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IT distribution companies should consider a content marketing strategy in order to stand out from their channel peers and attract new customers.

The cold, drab world of B2B doesn’t have a reputation for scintillating marketing campaigns, and it’s probably no surprise to hear that IT channel businesses are not always great at marketing either.

After all, there’s not always much incentive to invest in the activity of drumming up new business when as a traditional hardware distributor, your main business strengths and competitive advantage lie in the proficiency of your operations and logistics functions. Barriers to entry, long-standing contracts and client relationships, as well as routine repeat business haven’t always helped in incentivizing marketing for distribution businesses.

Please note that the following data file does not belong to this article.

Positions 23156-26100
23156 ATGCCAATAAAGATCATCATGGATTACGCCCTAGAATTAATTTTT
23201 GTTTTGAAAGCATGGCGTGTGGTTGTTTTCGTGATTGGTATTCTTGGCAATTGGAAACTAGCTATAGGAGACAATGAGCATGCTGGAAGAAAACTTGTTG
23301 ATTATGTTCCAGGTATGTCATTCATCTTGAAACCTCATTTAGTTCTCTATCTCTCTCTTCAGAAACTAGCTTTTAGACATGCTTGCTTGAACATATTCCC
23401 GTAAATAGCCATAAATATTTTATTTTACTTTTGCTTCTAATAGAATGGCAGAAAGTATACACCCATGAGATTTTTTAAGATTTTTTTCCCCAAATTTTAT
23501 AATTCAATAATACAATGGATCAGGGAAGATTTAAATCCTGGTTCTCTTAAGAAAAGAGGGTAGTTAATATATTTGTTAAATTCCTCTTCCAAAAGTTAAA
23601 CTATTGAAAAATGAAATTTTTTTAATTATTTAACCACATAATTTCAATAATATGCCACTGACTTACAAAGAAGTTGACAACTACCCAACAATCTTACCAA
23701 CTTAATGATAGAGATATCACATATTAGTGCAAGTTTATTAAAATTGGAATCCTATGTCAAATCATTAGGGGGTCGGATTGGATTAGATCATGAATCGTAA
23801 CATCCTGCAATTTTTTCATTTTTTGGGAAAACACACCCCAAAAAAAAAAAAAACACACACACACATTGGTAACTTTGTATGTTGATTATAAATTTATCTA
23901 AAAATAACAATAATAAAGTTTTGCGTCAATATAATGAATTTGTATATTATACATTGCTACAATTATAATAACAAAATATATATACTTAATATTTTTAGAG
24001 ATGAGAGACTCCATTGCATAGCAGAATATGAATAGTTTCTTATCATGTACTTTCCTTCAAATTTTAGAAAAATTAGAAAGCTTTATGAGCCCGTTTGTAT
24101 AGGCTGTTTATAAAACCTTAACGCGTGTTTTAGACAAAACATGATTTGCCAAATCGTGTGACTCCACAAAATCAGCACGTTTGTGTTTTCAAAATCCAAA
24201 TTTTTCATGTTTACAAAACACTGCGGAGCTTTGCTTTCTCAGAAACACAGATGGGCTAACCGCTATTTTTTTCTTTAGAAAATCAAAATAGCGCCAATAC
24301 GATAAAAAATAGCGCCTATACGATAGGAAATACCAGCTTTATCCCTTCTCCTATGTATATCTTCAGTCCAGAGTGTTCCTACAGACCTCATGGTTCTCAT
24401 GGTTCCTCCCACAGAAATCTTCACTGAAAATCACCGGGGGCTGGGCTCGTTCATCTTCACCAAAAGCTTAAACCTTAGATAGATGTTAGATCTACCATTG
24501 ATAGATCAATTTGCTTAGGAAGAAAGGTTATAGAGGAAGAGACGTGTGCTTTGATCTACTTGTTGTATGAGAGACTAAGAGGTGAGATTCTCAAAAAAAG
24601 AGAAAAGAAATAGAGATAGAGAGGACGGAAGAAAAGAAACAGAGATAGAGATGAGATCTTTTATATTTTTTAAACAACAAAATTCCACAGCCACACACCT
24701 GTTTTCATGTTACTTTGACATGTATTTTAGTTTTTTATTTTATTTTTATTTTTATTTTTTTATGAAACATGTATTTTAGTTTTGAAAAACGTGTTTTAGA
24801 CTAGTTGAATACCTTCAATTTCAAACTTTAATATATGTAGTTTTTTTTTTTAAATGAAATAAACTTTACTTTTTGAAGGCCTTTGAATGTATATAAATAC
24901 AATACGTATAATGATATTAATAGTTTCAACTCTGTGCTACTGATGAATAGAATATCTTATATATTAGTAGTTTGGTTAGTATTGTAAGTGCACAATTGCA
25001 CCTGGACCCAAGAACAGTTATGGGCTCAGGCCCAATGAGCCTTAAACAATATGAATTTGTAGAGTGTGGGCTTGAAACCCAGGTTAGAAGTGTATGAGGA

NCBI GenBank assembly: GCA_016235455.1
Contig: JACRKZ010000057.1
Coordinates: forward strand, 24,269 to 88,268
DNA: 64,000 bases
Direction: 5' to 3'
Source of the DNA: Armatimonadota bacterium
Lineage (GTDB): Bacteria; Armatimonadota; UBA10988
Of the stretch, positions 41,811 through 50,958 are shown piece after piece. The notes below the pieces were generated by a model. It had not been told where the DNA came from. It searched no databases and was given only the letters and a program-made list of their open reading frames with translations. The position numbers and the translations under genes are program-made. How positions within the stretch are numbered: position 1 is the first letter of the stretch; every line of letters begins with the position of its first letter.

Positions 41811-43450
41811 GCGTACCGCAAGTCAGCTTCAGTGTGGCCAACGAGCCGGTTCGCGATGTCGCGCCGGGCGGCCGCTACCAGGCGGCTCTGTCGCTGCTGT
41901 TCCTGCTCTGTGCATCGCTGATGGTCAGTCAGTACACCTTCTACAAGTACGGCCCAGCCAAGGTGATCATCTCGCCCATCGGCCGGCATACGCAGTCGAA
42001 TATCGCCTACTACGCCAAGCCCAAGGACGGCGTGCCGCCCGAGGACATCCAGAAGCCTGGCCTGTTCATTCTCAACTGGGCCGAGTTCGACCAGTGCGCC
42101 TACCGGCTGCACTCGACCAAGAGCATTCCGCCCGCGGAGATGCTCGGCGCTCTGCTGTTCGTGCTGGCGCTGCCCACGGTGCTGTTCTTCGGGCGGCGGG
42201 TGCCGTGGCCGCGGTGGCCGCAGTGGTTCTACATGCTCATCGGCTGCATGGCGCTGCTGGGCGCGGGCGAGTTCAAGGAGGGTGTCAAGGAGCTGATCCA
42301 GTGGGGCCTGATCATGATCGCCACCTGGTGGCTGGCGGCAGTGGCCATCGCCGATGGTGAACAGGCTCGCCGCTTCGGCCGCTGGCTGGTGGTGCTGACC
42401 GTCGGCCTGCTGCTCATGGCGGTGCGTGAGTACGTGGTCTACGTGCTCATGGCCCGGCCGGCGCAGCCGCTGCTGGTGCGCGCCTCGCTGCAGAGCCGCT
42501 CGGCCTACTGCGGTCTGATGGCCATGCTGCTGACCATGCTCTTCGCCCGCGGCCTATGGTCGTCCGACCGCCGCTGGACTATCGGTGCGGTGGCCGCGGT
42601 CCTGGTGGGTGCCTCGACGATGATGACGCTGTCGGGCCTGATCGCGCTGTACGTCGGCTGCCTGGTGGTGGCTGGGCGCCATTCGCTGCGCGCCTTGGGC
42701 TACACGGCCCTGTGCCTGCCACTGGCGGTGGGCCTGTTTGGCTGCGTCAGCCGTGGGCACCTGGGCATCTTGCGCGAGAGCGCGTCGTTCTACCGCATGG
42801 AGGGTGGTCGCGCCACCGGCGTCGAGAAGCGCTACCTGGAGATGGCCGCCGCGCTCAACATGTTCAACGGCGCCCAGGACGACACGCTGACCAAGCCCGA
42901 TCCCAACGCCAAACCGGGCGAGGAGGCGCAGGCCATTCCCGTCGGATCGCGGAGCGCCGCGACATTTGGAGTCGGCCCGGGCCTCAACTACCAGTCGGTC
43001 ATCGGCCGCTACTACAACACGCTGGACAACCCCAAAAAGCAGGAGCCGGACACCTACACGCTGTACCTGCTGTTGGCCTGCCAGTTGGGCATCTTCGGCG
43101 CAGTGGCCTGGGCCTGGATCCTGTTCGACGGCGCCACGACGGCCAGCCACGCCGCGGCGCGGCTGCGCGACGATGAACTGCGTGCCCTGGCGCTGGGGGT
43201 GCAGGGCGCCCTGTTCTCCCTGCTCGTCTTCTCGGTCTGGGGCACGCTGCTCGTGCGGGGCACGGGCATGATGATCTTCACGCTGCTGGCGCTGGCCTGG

The channel on average is “very, very bad at sales and marketing,” says Terry Hedden, CEO of IT sales and marketing company Marketopia, in an article published on the TechTarget website. “They are good at selling to existing customers — but bad at selling to other customers.” 

However, as the surrounding business environment has evolved away from ‘lift and shift’ hardware and in the direction of cloud, managed services provision and electronic software download (ESD), so the emphasis on traditional logistical skills has shifted somewhat. 

In order to move with the times, channel businesses are needing to acquire digital skills. In addition to changing products, cloud, direct vendor engagement, smaller margins and increased competition are all putting the squeeze on the channel, and forcing intermediaries to pay more attention to their own marketing in an attempt to find more business and win new customers.

In addition to changing products, cloud, direct vendor engagement, smaller margins and increased competition are all putting the squeeze on the channel.

So where to start?

One of the more recent forms of marketing which has been widely touted as holding great promise is that of content marketing. This type of marketing involves the creation and sharing of online material (such as videos, blogs, and social media posts) that does not explicitly promote a brand but is intended to stimulate interest in its products or services.